Delegation from Harvard, Stanfard and Dartmouth visit the Supernova party massacre memorial site in southern Israel, on March 18, 2024. ( Josh Gold/courtesy
'Research shows that the best antidote for trauma is action'

US academics from Harvard, Stanford, Dartmouth latest group to make Israel pilgrimage

Mindful of an informal boycott of Israeli academics since Oct. 7, faculty from three prestigious US schools come to tour massacre sites and take home the lessons learned

Gavriel Fiske is a reporter at The Times of Israel

Delegation from Harvard, Stanfard and Dartmouth visit the Supernova party massacre memorial site in southern Israel, on March 18, 2024. ( Josh Gold/courtesy

In a conference room at Tel Aviv University last week, a group of visiting professors from the United States listened as a panel of students shared their experiences of the past few months.

Hearing tales of relatives abducted by Hamas on October 7, the perils of reserve IDF duty in Gaza and the struggle to return to finish a PhD while the Israel-Hamas war is still raging, the group of mainly Jewish academics from Harvard, Stanford and Dartmouth were doing exactly what they had set out to do on their solidarity visit: giving and receiving support.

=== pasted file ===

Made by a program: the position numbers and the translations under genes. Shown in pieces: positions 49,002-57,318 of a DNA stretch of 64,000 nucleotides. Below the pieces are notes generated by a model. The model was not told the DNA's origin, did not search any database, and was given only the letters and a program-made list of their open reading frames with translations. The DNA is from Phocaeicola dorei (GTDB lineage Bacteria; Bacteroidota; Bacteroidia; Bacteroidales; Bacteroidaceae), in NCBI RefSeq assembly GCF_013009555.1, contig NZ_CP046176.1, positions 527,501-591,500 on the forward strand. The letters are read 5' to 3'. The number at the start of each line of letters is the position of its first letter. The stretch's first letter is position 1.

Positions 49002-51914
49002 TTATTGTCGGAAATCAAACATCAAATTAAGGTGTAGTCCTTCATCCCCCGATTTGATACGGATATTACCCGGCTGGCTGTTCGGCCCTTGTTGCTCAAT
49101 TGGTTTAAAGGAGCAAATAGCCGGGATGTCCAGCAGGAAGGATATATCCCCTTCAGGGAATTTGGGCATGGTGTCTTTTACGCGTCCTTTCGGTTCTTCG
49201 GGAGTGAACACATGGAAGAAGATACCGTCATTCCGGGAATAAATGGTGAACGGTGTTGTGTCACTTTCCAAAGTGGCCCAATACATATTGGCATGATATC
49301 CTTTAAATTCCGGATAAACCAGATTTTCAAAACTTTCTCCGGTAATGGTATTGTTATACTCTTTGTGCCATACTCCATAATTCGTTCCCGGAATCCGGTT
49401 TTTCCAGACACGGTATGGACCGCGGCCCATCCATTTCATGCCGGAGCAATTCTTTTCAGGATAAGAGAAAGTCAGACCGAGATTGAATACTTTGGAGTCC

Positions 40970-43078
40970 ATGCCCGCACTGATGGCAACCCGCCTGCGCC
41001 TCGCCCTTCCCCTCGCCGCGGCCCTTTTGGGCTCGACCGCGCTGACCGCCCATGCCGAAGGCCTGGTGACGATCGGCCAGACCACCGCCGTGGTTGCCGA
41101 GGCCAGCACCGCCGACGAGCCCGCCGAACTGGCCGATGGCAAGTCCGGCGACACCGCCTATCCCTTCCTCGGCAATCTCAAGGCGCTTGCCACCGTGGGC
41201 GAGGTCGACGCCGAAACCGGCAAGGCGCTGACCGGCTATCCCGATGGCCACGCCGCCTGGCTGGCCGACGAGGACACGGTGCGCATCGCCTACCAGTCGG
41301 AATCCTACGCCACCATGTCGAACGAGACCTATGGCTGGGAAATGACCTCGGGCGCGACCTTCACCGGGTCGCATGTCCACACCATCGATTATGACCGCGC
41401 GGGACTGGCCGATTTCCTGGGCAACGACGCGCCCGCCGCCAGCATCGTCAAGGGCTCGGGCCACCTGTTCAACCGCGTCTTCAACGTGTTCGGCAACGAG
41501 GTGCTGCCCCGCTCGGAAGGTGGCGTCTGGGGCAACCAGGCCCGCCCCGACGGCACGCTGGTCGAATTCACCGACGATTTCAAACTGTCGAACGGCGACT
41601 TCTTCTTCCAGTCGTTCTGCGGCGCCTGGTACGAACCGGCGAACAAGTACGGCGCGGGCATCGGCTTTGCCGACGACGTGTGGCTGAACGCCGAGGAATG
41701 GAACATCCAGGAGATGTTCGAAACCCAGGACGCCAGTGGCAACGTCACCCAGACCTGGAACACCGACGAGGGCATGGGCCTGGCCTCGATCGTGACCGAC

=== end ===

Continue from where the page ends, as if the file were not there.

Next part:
Since the start of the war, US campuses have witnessed ongoing protests, petitions and antisemitic incidents. Coming to Israel and engaging directly with events on the ground is a way for members of the Jewish and pro-Israeli academic community to take action, explained Boston-based clinical psychologist and trauma expert Dr. Miri Bar-Halpern, who was also a mission participant.

The faculty trip is both “unique and important,” she told The Times of Israel. “We know from research that the best antidote for trauma is action. Post-traumatic growth comes from meaning, and you find that from doing. I think we want that sense of agency. We want to feel like we are helping from afar, and that is part of the purpose of this trip.”

An Israeli who has lived in the US for the last 15 years, Bar-Halpern is the director of Intensive Outpatient Treatment Services at the Boston Child Study Center. After October 7, she “began organizing mental health support for the Israeli community in Massachusetts” and was called in by Harvard Medical School, where she is a lecturer, to provide trauma services for the campus community.